General information: First Jewish presence: 18th century; peak Jewish population: 85 in 1861 (18.6% of the total population); Jewish population in 1933: 27
Summary: The Jewish community of Falkenberg, which came into being in the 18th century, consisted of four families in 1744. Jews from neighboring Hebel and Homberg were affiliated with the community in Falkenberg until 1909. Services were conducted in a private residence until approximately 1730, when the community inaugurated a synagogue at 34 Dorfstrasse (present-day Melsunger Strasse); the synagogue accommodated a mikveh, a teacher’s apartment, and 26 seats for men and 16 for women. The community maintained a cemetery to the northeast of the town (1754-1938) and a Jewish school, the latter of which was presided over by a teacher who also performed the duties of chazzan and shochet, but was closed in 1908/1909. In 1933, two children studied religion with a teacher from Borken. Synagogue services were discontinued in May 1938. Six months later, on Pogrom Night, members of the SA destroyed the synagogue. In 1939, 11 Jews lived in Falkenberg, some of whom immigrated to other countries (Argentina, China and other destinations) while others relocated within Germany. At least 24 Falkenberg Jews and 12 from Hebel perished in the Shoah. As of this writing, a memorial plaque has not been unveiled at the synagogue site, now a garden.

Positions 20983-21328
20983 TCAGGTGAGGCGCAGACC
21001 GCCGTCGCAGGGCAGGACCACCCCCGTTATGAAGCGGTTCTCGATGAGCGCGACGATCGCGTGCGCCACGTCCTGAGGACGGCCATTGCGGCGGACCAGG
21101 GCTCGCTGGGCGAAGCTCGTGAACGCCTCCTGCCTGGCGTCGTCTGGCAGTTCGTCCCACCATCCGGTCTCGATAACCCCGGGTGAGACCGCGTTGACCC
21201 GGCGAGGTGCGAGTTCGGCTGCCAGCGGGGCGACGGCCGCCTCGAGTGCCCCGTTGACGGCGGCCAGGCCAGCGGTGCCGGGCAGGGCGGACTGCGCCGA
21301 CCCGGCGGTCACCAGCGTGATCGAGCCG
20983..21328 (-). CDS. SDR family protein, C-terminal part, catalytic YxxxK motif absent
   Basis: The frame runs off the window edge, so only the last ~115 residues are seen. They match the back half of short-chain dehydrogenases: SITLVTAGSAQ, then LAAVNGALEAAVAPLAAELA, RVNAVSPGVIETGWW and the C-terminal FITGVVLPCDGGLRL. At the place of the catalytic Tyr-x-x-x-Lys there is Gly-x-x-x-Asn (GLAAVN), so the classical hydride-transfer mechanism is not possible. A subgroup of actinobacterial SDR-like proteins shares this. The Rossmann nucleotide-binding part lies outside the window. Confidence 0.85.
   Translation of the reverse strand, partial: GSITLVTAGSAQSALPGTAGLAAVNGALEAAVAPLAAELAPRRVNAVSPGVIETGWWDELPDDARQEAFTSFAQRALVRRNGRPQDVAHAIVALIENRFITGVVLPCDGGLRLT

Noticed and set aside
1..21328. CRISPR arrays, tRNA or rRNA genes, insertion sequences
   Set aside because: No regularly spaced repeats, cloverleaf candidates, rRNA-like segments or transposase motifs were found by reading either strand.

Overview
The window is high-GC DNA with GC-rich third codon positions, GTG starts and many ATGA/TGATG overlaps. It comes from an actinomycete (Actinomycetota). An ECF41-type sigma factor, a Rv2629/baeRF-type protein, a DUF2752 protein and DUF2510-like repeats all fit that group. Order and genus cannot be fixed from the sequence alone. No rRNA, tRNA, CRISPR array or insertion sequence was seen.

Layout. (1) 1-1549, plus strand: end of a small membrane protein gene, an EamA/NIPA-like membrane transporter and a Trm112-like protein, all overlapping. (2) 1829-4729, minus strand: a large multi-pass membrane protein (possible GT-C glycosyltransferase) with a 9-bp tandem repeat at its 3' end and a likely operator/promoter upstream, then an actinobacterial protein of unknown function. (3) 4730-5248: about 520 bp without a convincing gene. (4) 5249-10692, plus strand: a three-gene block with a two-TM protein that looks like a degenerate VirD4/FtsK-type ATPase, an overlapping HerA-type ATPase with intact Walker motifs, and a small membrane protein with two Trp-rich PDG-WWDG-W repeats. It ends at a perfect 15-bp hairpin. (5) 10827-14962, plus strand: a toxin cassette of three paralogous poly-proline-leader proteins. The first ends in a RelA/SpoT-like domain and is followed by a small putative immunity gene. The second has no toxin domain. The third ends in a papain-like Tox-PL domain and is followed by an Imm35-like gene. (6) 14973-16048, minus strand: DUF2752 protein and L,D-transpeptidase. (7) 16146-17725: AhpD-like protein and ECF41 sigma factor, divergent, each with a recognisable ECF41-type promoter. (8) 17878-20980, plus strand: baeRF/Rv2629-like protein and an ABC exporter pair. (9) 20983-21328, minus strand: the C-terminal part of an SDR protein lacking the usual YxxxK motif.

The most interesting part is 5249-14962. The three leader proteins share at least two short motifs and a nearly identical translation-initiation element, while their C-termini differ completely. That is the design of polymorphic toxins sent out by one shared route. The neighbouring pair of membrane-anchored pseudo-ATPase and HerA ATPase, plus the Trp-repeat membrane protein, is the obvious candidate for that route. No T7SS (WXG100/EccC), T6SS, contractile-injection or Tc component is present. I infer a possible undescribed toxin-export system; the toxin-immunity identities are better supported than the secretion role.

Author / Sources: Heidemarie Wawrzyn
Sources: AJ, DJGH, EJL, FJG, SIA
Located in: hesse